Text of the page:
A series of recent events have demonstrated the need for more localized food production.
Bad weather in Spain and Morocco has caused shortages, prompting several British supermarket chains to limit the amount of some fresh fruits and vegetables that customers can buy. Likewise, in the U.S., some restaurants and stores have had difficulty sourcing leafy greens due to a disease that wiped out thousands of acres of crops in California. Prices have predictably climbed to the point where people are seeking out replacement veggies. Meanwhile, severe drought continues to plague traditional farming operations.
The vulnerabilities of the worldwide supply chain were exposed for all to see when the pandemic hit in February/March 2020. CSAs — community-supported agriculture programs — quickly gained in popularity. The veggies came from nearby farming operations, and consumers were glad to support local businesses while reducing the carbon footprint associated with transporting goods.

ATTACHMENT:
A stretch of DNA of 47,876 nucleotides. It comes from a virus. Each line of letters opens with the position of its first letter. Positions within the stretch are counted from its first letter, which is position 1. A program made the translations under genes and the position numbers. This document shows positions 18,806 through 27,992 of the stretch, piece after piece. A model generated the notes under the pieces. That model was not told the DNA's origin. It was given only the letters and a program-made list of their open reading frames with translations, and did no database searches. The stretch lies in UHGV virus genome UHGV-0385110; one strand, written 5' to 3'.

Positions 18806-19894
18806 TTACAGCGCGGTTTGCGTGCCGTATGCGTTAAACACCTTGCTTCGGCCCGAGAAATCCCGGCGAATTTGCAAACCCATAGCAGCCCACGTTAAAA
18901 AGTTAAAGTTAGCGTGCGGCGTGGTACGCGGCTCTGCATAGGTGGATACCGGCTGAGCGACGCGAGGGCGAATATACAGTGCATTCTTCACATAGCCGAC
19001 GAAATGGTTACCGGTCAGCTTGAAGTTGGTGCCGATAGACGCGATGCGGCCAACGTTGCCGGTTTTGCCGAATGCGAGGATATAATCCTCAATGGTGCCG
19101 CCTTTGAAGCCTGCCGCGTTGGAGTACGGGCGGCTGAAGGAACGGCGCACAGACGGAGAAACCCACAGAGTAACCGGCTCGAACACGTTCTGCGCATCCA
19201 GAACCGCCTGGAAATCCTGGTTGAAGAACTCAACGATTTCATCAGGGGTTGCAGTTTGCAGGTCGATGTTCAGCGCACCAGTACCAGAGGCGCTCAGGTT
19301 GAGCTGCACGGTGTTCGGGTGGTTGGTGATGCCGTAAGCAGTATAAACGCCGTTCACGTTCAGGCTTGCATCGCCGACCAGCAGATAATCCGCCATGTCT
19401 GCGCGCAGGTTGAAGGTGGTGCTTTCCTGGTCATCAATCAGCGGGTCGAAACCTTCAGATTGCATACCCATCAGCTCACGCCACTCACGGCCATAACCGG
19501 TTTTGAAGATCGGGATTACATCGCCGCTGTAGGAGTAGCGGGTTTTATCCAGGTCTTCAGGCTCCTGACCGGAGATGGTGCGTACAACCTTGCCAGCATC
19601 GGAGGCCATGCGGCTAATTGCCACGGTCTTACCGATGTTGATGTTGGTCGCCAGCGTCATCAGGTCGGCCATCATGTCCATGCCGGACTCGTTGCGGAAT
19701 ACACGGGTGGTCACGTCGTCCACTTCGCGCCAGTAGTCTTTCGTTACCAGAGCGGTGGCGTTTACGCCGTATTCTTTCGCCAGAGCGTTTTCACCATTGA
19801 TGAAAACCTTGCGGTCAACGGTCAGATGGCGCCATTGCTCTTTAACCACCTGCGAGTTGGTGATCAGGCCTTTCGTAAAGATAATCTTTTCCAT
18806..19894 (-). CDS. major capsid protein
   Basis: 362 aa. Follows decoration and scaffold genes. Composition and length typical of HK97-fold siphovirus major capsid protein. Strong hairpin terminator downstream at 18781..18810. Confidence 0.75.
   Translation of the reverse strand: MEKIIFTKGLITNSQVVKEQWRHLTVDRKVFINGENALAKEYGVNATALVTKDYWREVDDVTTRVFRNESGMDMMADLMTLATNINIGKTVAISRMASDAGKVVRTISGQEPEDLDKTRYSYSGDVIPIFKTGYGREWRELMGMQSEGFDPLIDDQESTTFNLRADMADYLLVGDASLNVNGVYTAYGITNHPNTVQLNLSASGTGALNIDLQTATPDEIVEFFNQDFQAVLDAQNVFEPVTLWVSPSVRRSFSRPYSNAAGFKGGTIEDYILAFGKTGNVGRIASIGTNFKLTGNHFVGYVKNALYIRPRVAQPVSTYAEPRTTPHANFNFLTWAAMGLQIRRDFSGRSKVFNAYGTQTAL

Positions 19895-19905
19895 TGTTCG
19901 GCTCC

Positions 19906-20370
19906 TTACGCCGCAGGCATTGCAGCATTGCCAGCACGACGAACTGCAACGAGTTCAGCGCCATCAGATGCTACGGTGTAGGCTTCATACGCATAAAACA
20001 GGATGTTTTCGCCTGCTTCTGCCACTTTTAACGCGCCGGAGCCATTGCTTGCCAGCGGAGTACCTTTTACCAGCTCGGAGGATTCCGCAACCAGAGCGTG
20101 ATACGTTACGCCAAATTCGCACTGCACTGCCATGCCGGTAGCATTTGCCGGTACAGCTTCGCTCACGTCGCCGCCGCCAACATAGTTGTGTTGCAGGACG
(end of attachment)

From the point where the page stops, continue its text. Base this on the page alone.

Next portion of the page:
The USDA has put renewed focus on fledgling farms and recently opened up $133 million in grant funding to support the planning and implementation of regional and local farms. The Local Agriculture Market Program — or LAMP — intends to generate “new income for small, beginning and underserved farmers and improve food access for rural and urban communities.
Decentralized food production will be a larger part of our future, and investing in the infrastructure now will help stave off the types of crises we’re currently seeing. Agtech solutions enable people with no agricultural background to begin farming in the areas where nutrient-dense food is most needed.